* Ruth. i. 14.
Numb. xvi. 34. ll Gen. xlv. 16.
of Gen. xxxii. 7.
count went out against him, and slew him*. And his carcase hath been as dung upon the earth until noon, that none gatheretht. And Andrea and the little children of Giannettino fled at the
of them, for they said, “ Lest the earth swallow us up alsot.” And he rode upon a horse, and did fleeg naked and barefoot|| ; he looked not behind hims, for he knew not whence this great evil came upon them. And it came to pass, when the rash Gian Luigi went in the darkness of the night unto the ships, being clad in a scaled coat of mail, and having an helmet of brass on his head**, that his feet slippedtt and he fell into the sea, and he utterly fainted and died; and there was none to save him, because of the great cry that was there, and his mother became childless among womenff at that time. And the nations heard of their destruction, that the mighty man hath stumbled against the mighty, and they are fallen together, Giannettino and the count, in the same day$$; namely, the third day of the month of January, in the year one thousand five hundred and forty-seven.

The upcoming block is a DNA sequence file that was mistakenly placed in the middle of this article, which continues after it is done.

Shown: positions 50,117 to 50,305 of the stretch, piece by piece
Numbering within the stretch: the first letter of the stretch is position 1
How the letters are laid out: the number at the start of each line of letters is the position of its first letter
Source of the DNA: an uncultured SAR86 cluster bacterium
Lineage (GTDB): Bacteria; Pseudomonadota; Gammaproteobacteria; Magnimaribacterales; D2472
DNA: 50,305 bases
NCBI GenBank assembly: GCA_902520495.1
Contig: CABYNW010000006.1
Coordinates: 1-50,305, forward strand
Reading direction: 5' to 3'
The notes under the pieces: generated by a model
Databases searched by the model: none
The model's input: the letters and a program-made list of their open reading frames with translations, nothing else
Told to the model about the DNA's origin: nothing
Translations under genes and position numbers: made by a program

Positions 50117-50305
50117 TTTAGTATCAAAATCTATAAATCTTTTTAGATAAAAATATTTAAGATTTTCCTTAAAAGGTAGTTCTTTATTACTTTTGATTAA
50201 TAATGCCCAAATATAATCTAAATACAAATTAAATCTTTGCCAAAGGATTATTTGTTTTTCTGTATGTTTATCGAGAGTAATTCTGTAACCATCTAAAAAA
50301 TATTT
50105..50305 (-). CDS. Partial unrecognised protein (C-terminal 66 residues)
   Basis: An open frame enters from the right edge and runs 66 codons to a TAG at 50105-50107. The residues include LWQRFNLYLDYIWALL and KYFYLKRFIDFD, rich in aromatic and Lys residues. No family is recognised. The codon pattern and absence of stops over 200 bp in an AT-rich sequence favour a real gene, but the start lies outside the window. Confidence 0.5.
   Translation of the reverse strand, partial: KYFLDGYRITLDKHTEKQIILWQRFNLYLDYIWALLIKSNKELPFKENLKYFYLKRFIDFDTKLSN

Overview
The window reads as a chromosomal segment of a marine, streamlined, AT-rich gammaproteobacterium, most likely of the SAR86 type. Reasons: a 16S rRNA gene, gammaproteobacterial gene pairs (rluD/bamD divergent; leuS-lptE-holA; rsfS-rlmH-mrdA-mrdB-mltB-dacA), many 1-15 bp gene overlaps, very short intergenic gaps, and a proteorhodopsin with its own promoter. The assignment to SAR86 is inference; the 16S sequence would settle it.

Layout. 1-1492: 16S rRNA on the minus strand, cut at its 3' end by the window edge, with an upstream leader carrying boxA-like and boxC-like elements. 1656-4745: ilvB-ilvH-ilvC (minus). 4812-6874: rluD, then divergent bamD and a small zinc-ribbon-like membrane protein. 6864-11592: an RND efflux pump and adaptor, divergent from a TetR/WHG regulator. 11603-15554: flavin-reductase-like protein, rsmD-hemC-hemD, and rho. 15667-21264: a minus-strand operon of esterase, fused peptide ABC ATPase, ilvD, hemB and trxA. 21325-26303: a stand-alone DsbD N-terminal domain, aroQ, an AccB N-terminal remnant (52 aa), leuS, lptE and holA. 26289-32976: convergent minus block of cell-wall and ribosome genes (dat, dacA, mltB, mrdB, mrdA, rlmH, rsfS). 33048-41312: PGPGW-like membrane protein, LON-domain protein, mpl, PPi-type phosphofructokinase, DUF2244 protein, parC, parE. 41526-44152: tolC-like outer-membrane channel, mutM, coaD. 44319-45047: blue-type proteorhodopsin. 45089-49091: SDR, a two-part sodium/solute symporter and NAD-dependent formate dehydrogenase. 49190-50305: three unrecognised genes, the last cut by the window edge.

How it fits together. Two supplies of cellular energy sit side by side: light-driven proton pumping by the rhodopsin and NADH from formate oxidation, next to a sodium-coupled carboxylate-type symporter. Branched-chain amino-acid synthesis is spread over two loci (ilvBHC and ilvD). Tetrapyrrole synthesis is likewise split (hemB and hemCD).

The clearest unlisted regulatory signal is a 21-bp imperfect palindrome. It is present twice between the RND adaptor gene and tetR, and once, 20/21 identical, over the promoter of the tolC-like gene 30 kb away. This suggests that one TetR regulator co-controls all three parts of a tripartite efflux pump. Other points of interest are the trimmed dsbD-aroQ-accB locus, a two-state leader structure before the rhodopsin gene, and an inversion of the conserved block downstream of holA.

1179. And the brethren of Gian Luigi and much
* Jer. xl. 14, 15.
Num. xvi. 34.
+ Jer. viii. 2 ; xvi. 4 ; xxv. 33.
Gen. xix. 17, 26.
people that had joined him, went in the streets of the town, and cried with a loud voice, saying,
May the people of the country live* ;” and they proclaimed liberty to all the inhabitants at that timef. And they said that they would take the palace where the doge was; and the men of the city trembled greatly, and they went thither and demanded it of them by command of the count; but they answered them, “Let Gian Luigi come, and whatsoever he shall say unto us we will do ;" for his fear fell upon them, and they knew not that his day had come, and that the time of his visitation had come upon him.
1180. And the poorest sort of the peoples spoiled the ships of Andrea Doria at that time; they left no remnant||. And the captives went out free; the uncircumcised fled by the way on land; and about two thousand Turks took one of the ships and hastened to make their way into their own country, and they looked not behind them. And two of the Spanish ships pursued after them, but could not overtake them, so they returned into the city.
1181. And in the morning it came to pass, that
i. e. Vive la Constitution.
+ Lev. xxv. 10. Jer. xlvi. 2; 1. 31.
§ 2 Kings xxiv. 14. || Comp. Is. xvi. 6. Jer. xlix. 9. Obad. 5.